Tapering Strips for Benzodiazepines


In 2003 I experienced the worst depression I had ever had in my entire life, and I started to use antidepressants. As a patient and as a scientist I started reading about depression and about antidepressants. Quickly I found out that it can be very difficult to stop using these drugs. For the antidepressant I use, Venlafaxine, it is practically impossible to stop without suffering from withdrawal symptoms. If today I forget to take my daily capsule, tomorrow morning I will experience the first symptoms of withdrawal.

The best way to minimise withdrawal symptoms is to gradually reduce the dose over a prolonged period of time. How long? Nobody really knows. This can differ between patients. If a patient has the opportunity to take enough time, my guess is that most if not all withdrawal symptoms can be prevented. The same is true for other types of drugs, for instance benzodiazepines, where physical dependence after chronic use is another major problem.

July 11th is Benzodiazepine Awareness Day and also the birthday of Professor Heather Ashton, famous now for her work on helping people withdraw from difficult-to-stop drugs like benzodiazepines. She has been advocating very gradual tapering, over periods of months and if necessary even years. She also advocates patient-choice and shared decision making, saying that doctors who want to help their patients should listen to them and work together during the taper. Shared decision-making empowers patients and encourages them to take responsibility for their own treatment.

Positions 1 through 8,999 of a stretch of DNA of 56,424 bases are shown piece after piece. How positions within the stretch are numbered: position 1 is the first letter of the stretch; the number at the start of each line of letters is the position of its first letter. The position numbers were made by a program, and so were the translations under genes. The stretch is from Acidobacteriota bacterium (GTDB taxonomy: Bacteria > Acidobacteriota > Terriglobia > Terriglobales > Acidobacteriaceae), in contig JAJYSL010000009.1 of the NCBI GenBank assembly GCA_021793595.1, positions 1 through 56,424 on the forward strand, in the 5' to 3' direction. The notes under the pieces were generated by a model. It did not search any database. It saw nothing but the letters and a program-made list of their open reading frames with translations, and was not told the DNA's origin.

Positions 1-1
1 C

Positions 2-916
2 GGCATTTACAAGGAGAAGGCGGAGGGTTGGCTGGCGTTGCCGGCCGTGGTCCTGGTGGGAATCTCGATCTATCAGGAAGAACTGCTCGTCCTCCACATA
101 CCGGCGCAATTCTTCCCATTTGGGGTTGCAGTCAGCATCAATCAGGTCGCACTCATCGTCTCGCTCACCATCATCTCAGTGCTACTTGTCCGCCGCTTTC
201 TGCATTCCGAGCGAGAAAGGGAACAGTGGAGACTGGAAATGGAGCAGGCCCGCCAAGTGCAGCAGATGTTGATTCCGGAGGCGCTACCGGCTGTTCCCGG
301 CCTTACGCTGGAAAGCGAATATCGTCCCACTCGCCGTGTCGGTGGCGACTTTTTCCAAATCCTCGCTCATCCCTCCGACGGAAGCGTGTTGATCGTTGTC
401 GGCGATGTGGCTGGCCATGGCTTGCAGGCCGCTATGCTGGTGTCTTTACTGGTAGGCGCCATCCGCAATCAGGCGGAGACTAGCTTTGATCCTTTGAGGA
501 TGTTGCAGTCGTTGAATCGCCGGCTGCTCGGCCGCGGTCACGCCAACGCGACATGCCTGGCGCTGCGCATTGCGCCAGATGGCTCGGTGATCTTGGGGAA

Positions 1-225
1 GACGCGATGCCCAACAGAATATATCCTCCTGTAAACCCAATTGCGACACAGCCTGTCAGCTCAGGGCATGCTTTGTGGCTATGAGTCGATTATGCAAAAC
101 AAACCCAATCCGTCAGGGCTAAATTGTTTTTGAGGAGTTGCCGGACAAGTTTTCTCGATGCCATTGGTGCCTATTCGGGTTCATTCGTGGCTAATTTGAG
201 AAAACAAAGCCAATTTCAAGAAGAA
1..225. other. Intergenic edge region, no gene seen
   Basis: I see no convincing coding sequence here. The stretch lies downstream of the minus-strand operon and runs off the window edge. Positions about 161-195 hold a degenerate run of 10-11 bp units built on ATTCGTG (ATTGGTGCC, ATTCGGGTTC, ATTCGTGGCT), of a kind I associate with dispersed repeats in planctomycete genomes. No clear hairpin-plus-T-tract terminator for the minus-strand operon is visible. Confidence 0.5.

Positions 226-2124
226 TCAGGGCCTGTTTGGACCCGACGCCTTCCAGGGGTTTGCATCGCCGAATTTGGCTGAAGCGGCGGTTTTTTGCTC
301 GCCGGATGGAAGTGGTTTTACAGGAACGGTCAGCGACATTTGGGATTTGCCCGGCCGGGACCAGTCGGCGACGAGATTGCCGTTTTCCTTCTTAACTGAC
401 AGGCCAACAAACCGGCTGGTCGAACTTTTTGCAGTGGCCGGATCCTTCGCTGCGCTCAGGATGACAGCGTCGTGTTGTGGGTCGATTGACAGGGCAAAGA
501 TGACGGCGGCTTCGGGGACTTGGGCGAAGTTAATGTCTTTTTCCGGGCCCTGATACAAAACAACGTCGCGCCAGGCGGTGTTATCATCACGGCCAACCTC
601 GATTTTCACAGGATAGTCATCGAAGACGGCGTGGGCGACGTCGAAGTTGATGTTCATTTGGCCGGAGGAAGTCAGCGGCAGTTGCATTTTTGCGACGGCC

Realising a gradual tapering method in daily practice has turned out to be very difficult. The major problem, in my opinion, is the fact that the different doses needed to do this are not readily available. After becoming aware of these problems and with the help off others (and making a very long story very short here) I became involved in the development of so-called ‘Tapering Strips’. Currently these tapering strips are available for patients in the Netherlands for 24 different drugs, including the benzodiazepines clonazepam, diazepam, lorazepam, oxazepam and temazepam.